Ag Department, Navy Team Up for Biofuels

Leaders from the U.S. Department of Agriculture and the U.S. Navy have kicked off the first of several forums designed to increase biofuels production and meet the Navy’s renewable energy needs.

This USDA press release says the opening of the forum today in Honolulu came as a result of the Memorandum of Understanding (MOU) recently signed by the USDA and the Navy regarding renewable energy:

“As we continue to expand efforts to build a clean energy economy, create new jobs and reduce our dependence on foreign oil, we can use the Navy’s fleet as a catalyst to increase demand for biofuels and spur economic opportunity in rural communities throughout the country,” said Agriculture Deputy Secretary Kathleen Merrigan…

“The Department of the Navy is very energized about the partnership with the Department of Agriculture,” said Navy Assistant Secretary Jackalyne Pfannenstiel. “This collaborative effort will enable us to reduce our petroleum consumption and increase our alternative energy opportunities. The Navy and Marine Corps’ warfighting capability will benefit through a more secure energy future.”

The strategic goal is to reduce this country’s reliance on fossil fuels, especially on the battlefield where transportation costs can make a gallon of gas cost up to $400. The Navy has set several energy targets, featuring biofuels in most of them:

* When awarding contracts, appropriately consider energy efficiency and the energy footprint as additional factors in acquisition decisions.
* By 2012, demonstrate a Green Strike Group composed of nuclear vessels and ships powered by biofuel. By 2016 sail the Strike Group as a Great Green Fleet composed of nuclear ships, surface combatants equipped with hybrid electric alternative power systems running on biofuel, and aircraft running on biofuel.
* By 2015 cut petroleum use in its 50,000 non-tactical vehicle commercial fleet in half, by phasing in hybrid, flex fuel and electric vehicles.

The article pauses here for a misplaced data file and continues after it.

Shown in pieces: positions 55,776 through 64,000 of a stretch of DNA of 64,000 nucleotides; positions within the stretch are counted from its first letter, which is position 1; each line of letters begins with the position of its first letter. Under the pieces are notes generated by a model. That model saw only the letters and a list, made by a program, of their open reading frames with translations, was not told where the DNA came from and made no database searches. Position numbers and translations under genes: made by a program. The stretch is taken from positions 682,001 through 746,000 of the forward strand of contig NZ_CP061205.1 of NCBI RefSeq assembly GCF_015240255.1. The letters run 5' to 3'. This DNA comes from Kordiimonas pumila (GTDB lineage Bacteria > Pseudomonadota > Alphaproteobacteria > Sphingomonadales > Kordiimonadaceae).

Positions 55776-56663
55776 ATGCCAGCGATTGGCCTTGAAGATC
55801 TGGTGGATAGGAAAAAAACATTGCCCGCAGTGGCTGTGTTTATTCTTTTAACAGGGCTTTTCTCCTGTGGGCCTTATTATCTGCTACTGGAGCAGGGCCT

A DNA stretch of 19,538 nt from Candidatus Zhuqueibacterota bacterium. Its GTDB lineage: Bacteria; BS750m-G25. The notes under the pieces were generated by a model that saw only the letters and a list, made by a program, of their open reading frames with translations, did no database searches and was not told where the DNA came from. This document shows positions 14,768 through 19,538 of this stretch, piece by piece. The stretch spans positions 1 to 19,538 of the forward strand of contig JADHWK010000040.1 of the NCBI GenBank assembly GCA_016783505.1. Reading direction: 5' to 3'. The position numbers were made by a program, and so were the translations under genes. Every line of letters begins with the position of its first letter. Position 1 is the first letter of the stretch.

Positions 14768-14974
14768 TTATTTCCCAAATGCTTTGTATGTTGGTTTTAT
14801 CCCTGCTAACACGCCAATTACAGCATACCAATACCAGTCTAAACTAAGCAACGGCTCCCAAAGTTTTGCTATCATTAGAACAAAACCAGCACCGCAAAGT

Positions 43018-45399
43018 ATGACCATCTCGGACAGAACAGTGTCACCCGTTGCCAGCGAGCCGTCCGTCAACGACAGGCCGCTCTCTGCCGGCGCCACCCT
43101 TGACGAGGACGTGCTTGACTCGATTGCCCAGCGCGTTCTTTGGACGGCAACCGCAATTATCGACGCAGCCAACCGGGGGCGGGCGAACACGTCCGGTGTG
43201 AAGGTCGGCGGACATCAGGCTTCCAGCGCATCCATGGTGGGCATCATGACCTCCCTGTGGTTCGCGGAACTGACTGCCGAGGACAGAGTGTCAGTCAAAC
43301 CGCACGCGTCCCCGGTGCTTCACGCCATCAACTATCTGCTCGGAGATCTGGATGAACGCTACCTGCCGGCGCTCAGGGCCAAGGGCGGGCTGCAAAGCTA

* By 2020, produce at least half of shore based installations’ energy requirements from alternative sources. Also 50 percent of all shore installations will be net zero energy consumers.
* By 2020 half of DON’s total energy consumption for ships, aircraft, tanks, vehicles and shore installations will come from alternative sources.

8 thoughts on “Ag Department, Navy Team Up for Biofuels

  1. In the meantime, you can get about 100 gallons of biodiesel from an acre of poppies.

    Hello.

    Figuring we could by every poppy in Afghanistan for $400.00/acre, there’s probably 100 people in Iowa, alone, that could have the the Afghani biodiesel refineries up and running before the crop comes in (in about two weeks, I think.)

    I know this is a tough one for our esteemed Generals, and Admirals; but maybe someone could explain to even “them” that One Hundred Gallons of Biodiesel for $400.00 is a better deal than One Gallon of petroleum Diesel for $400.00.

  2. Pingback: Daily News—04/07/10 - Blog - Site Root - BioDieselNow - Renewable biodiesel fuel

  3. Pingback: Automotive » Daily News—04/07/10

  4. Pingback: Daily News—04/07/10 | Alternative Fuel | Alternative Fuel Audio, Video & Alarms Automotive Parts Car Loans Car Restoration

  5. Extremely ambitious goals by the USN, which of course includes the USMC.
    The commercial vehicle goal: “By 2015 cut petroleum use in its 50,000 non-tactical vehicle commercial fleet in half, by phasing in hybrid, flex fuel and electric vehicles.” strikes me as very likely to cause problems.
    For example, Navy brass, striving for advancement in 2015 (4 1/2 short years from now) could say something like; “Make sure your petroleum use this year (2015) is only half of the base year’s use.”
    If that means parking or disposing of the “non-tactical vehicle commercial fleet”, I would not be in the least surprised. If the USN sticks to this goal as official policy – I predict we will see a lot more “tactical non-commercial” vehicles in use around the various Naval and USMC facilities. Buy stock now in the manufacturer of Humvees.
    A second and not exclusive scenario could possibly evolve if 2010 is the baseline year for evaluation of the 50% reduction goal. In this scenario, orders would come out this year to buy hundreds more non-tactical commercial vehicles and use them as much as possible, thereby raising the benchmark year’s petroleum use as much as possible. This of course would make the 50% reduction in just 4 1/2 years more likely – as well as helping GM (Government Motors) make a bit more money.

  6. Pingback: USDA Watching and Waiting on Biodiesel Incentive - Domestic Fuel

  7. Pingback: USDA Watching and Waiting on Biodiesel Incentive | Alternative Fuel | Alternative Fuel Audio, Video & Alarms Automotive Parts Car Loans Car Restoration

  8. Pingback: USDA Watching and Waiting on Biodiesel Incentive